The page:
What do you think is the most loved portion of Holy Scripture? It may well be that great Gospel verse "For God so loved the world that He gave His only begotten Son, that whoever believes in Him should not perish but have everlasting life." (John 3:16). Thousands of children over the centuries have learned it at their mother’s knee. I know I did and so did my children. What a wonderful statement it is. Many people down through the ages, since the Lord Jesus spoke these words, have received the peace and joy of eternal life through realizing their truth.
Perhaps one day I shall write an article on this grand old theme. But not today. Instead I want us to focus our attention on another great passage of scripture, almost as well loved, and dear to many since David, the shepherd king, was inspired by the Holy Spirit to write its lovely words. The portion of the scripture to which I refer is, as you will probably have guessed from my title, the twenty-third Psalm:
"The Lord is my shepherd; I shall not want. He makes me to lie down in green pastures; He leads me beside the still waters. He restores my soul; He leads me in the paths of righteousness for His name’s sake. Yea, though I walk through the valley of the shadow of death, I will fear no evil; for You are with me; Your rod and Your staff, they comfort me. You prepare a table before me in the presence of my enemies; You anoint my head with oil; My cup runs over. Surely goodness and mercy shall follow me all the days of my life; and I will dwell in the house of the Lord forever."
A jewel is best appreciated in all its sparkling beauty when it is viewed against the setting chosen for it by a skilled artisan. This brilliant gem is no different in this respect although more precious than all the world’s lovely stones. What then is the setting chosen for this rare and beautiful rock of divine comfort? Well on the one side we have a prophetic picture of the Shepherd on the cross. See for example, Psalm 22:16-18. This is indeed an example of crucifixion written long before the awful death of crucifixion was invented by wicked minds. On the other side in Psalm 24, we are given a view of our Lord Jesus Christ Our Great Shepherd in His present glory and coming kingdom.
An old Irish preacher, James Irvine of Newcastle, Co. Down, used to explain it this way... "In Psalm 22, we see the Shepherd on the cross dying for His sheep. In Psalm 23, we have the Shepherd with His crook in his hand defending His sheep while in Psalm 24 we have the Shepherd with the crown on His head ruling His kingdom."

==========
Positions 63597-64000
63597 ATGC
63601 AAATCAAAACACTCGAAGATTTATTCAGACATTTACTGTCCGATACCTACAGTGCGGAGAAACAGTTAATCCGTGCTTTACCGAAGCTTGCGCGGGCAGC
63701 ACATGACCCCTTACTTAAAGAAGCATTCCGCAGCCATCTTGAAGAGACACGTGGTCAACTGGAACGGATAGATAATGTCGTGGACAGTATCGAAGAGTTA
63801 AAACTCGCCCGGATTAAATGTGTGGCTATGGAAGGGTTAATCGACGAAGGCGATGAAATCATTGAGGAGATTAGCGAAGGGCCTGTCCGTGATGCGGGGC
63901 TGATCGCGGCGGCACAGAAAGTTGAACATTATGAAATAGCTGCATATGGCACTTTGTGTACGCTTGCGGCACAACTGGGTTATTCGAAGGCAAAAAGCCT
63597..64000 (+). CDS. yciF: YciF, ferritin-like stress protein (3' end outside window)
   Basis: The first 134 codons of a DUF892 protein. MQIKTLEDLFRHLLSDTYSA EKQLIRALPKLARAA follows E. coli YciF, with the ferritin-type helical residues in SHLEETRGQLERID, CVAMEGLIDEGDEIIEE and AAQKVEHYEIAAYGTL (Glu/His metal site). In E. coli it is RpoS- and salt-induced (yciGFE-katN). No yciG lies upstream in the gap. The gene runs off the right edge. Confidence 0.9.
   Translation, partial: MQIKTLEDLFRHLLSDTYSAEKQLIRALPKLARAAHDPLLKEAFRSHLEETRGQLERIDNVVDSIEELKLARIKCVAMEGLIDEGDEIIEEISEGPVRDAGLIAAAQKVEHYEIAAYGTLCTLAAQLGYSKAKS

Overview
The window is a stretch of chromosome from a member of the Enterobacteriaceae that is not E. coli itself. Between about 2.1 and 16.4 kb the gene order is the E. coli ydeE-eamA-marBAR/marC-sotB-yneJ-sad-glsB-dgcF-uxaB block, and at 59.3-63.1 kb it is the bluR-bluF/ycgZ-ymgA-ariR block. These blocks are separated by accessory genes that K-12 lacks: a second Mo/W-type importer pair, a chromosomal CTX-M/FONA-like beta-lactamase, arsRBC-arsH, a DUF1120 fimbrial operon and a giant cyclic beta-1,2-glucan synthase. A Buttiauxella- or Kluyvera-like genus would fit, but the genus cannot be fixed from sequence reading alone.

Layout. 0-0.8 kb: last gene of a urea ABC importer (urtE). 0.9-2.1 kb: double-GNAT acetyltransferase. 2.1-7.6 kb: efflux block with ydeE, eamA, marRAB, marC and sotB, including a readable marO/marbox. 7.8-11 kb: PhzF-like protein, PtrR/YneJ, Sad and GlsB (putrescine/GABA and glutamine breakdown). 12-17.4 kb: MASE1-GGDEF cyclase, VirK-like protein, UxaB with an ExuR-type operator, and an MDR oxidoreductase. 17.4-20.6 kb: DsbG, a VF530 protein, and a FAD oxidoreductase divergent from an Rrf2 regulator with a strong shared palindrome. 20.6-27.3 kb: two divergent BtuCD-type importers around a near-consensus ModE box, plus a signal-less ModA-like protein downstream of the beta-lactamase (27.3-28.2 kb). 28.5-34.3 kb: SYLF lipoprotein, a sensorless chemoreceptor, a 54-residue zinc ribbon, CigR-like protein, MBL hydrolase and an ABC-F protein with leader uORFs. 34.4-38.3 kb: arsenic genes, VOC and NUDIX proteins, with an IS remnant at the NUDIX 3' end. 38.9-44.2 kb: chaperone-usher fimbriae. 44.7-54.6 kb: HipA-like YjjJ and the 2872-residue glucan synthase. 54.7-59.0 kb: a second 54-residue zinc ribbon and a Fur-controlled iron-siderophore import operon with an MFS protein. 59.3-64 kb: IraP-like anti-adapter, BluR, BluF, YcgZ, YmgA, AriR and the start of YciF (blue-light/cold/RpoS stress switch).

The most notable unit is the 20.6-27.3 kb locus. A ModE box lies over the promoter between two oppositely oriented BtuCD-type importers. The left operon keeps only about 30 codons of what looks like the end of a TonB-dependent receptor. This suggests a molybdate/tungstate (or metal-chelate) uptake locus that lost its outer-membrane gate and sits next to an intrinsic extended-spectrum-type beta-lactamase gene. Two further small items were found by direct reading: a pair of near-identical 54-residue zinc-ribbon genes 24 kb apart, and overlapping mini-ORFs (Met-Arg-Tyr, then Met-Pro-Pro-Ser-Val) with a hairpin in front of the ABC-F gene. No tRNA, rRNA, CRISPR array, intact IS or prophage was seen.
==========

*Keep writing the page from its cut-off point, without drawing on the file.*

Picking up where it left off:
There is one who died for His people and now lives to reign eternally on the throne of the universe and I can call Him "My Shepherd". Is there anything more lovely, more comforting, more reassuring than this? If we bear this in mind as we study the depths and delights of the "beloved Psalm", its intrinsic value will be appreciated more and more.
Let us first look at the Person of the Shepherd.
Who is He, what is His character and what are His attributes? This world and the universe of which it forms a part had a beginning somewhere in the ancient past. This Shepherd of whom the Psalm speaks, entered this world of beginnings, yet He had no beginning. John’s gospel, chapter 1 tells us that in the beginning was the Word. That is, when everything that had a beginning, began, He already existed. He goes on to inform us that the Word was God and was with God and then, Oh glorious truth, we learn that "the Word became flesh and dwelt among us." (John 1:14).
Mary was given the inestimable privilege of becoming the virgin mother of the humanity of our Lord, but in His eternal being as deity, He had no mother, no birth, no beginning. He always was and is the second person of the Godhead. He is also "My Shepherd." He is and always has been absolute in holiness, unlimited in knowledge, power and glory. Yet if we are of His flock, we can say with full confidence, "The Lord is My Shepherd."
When our Lord walked upon the green hills of Israel in the days of His flesh, He said, "I am the good Shepherd: the good Shepherd giveth His life for the sheep." (John 10:14). This is why it is so appropriate that the Shepherd Psalm is placed directly after a Psalm which prophesied the awful events of Mount Calvary.
You see, my dear friends, we cannot claim the wonderful blessings of the Shepherd Psalm unless, we have trusted Him in His life-giving death and are thereby counted among His sheep. The words of the Lord Jesus Christ as recorded in John’s Gospel, 10:26-30 are very important.
"But you do not believe, because you are not of My sheep, as I said to you. My sheep hear My voice, and I know them, and they follow Me. And I give them eternal life, and they shall never perish; neither shall anyone snatch them out of My hand. My Father, who has given them to Me, is greater than all; and no one is able to snatch them out of My Father’s hand. I and My Father are one."
Have you believed in Him as your personal Saviour and Lord? He does not call on us to place our faith in anyone other than Himself. He does not tell us to hope in the apostles or any other persons, no matter how holy, blessed and exalted they may be. It is He who has loved us unto death. It is He who has borne our sins and carried our sorrows. It is only He who saves us from sin and to such as trust the good Shepherd, He gives eternal life, and they shall never perish.
Even if there were no other blessing to be found in Christ, this by itself would be wonderful news for sinners. Yet there are a multitude of blessings in store for all who come to Him for salvation from the penalty and the power of sin.
Many years ago, Thomas Kelly wrote a fine hymn which very nicely expresses the wonderful work that the Lord Jesus Christ accomplished in His role as "The Good Shepherd."